Five things to do in Fiji for adventure seekers

With the Duke and Duchess of Sussex paying a 2018 visit to Fiji as part of their tour Down Under, the 333 islands are having a moment – despite their far-flung location.

Practically the furthest you can possibly travel from the UK – flights from London to Nadi on the main island involve a layover in Hong Kong, LA or San Francisco and take more than 24 hours – and 13 hours ahead, Fiji is a bit of an effort to get to, to put it mildly. But that doesn’t mean it isn’t worth it.

Once there, it’s clear there’s more to Fiji than the aquamarine waters and white sand beaches that have made it a top honeymoon destination. Forget the sunset walks and candlelit dinners: there’s a wealth of opportunities for adventure seekers and adrenaline junkies.

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Whether you’re travelling alone, with friends or on a couples’ getaway, here are some of the best things for adventurous types to do in Fiji.

Dive with sharks

If snorkelling through clear waters and spotting the cast of Finding Nemo isn’t exciting enough for you, take things up a notch and go diving with sharks – Fiji is one of the few places in the world that you can do so without a cage.

Join a reef safari at Shangri-La’s Fijian Resort and Spa, from where you can venture out to the area around Beqa island.

Experience the exhilarating rush of swimming among black and whitetip reef sharks (which grow to more than 5ft long), safe in the knowledge that they’re not going to eat you – the sharks seldom pose a risk to humans.

Whizz down 16 zip lines

Sure, you may have done a zip line before, but have you ever done 16 in a row?

Head to Zip Fiji near Nadi, where you can tackle the longest zip-line course in the South Pacific. 

You’ll climb up to 200m above sea level and enjoy incredible views of the ocean as you whizz through the tree-top canopies where mangoes grow (and alarmingly big spiders hang suspended in their webs). 

Six lines in, you get to see the so-called cannibal cave – a creepy limestone hollow that was once the site of killings for cannibalism and now home to bats and swallows, who swoop in and out. 

As you progress round the course, the zip lines get faster and longer – the longest is 250m – allowing those with a need for speed to get their kicks.

Swim through ancient caves

The Sawa-i-Lau caves are part of the Yasawa Islands, just round the corner from the Blue Lagoon where Brooke Shields shot her film of the same name.

The biggest is easy to climb down into to take a dip in the 7m-deep pool.

The adventurous can turn things up a notch by scouting for the hidden underwater tunnel through to another cave, positioned about a metre below the surface of the water.

You’ll need to hold your breath for about five seconds and, if you don’t have a head torch, it’s probably best not to swim through without a guide going ahead of you.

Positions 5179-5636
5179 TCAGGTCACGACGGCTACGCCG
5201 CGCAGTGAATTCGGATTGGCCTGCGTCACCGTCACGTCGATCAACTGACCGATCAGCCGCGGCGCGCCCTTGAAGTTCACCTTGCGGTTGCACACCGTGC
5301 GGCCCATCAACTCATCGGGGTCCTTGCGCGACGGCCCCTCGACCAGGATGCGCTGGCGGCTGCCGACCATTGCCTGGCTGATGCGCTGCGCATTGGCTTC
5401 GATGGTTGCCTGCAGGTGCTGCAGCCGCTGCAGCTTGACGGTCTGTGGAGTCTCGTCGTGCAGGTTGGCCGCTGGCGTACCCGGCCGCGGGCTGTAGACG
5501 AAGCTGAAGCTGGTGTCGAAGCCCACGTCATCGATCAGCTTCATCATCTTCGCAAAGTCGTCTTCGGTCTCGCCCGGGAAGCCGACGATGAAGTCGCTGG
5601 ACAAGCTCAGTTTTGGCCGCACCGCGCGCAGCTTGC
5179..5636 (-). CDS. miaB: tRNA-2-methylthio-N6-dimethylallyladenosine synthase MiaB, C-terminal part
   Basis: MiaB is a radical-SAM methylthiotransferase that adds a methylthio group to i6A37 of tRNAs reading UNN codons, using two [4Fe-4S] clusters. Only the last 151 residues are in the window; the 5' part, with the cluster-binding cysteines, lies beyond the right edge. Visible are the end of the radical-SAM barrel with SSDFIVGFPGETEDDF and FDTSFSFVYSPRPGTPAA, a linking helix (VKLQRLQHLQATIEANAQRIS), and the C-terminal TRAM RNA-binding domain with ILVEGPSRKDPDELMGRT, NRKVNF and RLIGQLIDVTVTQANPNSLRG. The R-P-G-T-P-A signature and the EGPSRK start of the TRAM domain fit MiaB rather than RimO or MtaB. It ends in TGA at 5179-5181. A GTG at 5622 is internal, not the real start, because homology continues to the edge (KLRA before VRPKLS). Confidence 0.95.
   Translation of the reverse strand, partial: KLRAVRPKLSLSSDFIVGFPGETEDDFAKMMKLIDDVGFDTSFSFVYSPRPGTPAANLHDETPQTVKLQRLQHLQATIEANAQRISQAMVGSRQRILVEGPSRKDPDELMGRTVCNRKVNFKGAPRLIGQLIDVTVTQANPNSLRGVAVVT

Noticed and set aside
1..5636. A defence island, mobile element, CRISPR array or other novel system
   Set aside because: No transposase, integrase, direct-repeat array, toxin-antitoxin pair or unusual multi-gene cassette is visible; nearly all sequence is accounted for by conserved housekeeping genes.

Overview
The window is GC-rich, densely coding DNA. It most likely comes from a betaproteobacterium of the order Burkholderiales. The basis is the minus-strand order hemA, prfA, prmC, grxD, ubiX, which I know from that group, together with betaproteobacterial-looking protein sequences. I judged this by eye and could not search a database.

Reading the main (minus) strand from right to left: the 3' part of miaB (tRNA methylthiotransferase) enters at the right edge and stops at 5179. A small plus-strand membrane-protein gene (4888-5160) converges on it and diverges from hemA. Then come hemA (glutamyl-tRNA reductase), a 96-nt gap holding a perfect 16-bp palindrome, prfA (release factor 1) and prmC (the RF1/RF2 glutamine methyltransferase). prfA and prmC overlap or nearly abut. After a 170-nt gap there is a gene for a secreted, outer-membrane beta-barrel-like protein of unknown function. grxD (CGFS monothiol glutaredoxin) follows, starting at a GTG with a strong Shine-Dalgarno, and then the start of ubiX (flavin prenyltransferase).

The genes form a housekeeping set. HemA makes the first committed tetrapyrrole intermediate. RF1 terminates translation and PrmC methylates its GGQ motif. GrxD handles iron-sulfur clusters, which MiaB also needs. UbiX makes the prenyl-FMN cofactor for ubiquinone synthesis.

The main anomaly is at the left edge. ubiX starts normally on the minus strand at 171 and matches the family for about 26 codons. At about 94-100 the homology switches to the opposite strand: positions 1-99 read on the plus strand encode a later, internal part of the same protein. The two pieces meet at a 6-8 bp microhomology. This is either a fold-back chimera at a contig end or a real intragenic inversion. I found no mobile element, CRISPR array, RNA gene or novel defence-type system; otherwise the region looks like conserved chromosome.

After a few seconds’ swimming into the darkness, you emerge into another smaller cave, almost pitch black save for the tiny burst of light shining through the water from the main tunnel.

The water is too deep to stand in and – somewhat terrifyingly – you can’t hear anyone in the main cave, nor can they hear you. However, your eyes soon acclimatise, and swimming back out is a doddle compared to going in – simply head towards the light. 

You can visit the Sawa-i-Lau caves by boat or as part of a cruise, such as Captain Cook Cruises, Blue Lagoon Cruises or Awesome Adventures Fiji.

Climb a mountain

Reaching 763ft above sea level, the climb to the top of Mount Tamasua in the Yasawa Islands is steep but not too long – it takes about half an hour if you’re walking at a decent pace. 

The soil is crumbly so the descent is more difficult than climbing up, but the reward for venturing through the giant succulents and lush scenery to the peak is views over the Blue Lagoon, tropical reefs and Sawa-i-Lau island.

And if you’re willing to get up early enough, you’ll catch the sunrise too.

Island-hop by seaplane

As beautiful as the Fijian islands are from the ground and as wonderful as the ocean is when you’re submerged in it, there’s nothing like seeing the land and seascapes from the sky.

Jump in a seaplane for a day of island-hopping, where you’ll view turquoise reefs and lush islands from a height of around 1,000ft. 

As well as the captivating scenes below, experience the thrill of taking off from and landing on water – it’s much more fun than an airport runway.

Travel essentials

Getting there

Return flights from Heathrow to Fiji (Nadi) via Hong Kong cost £1,183 with British Airways.

More information

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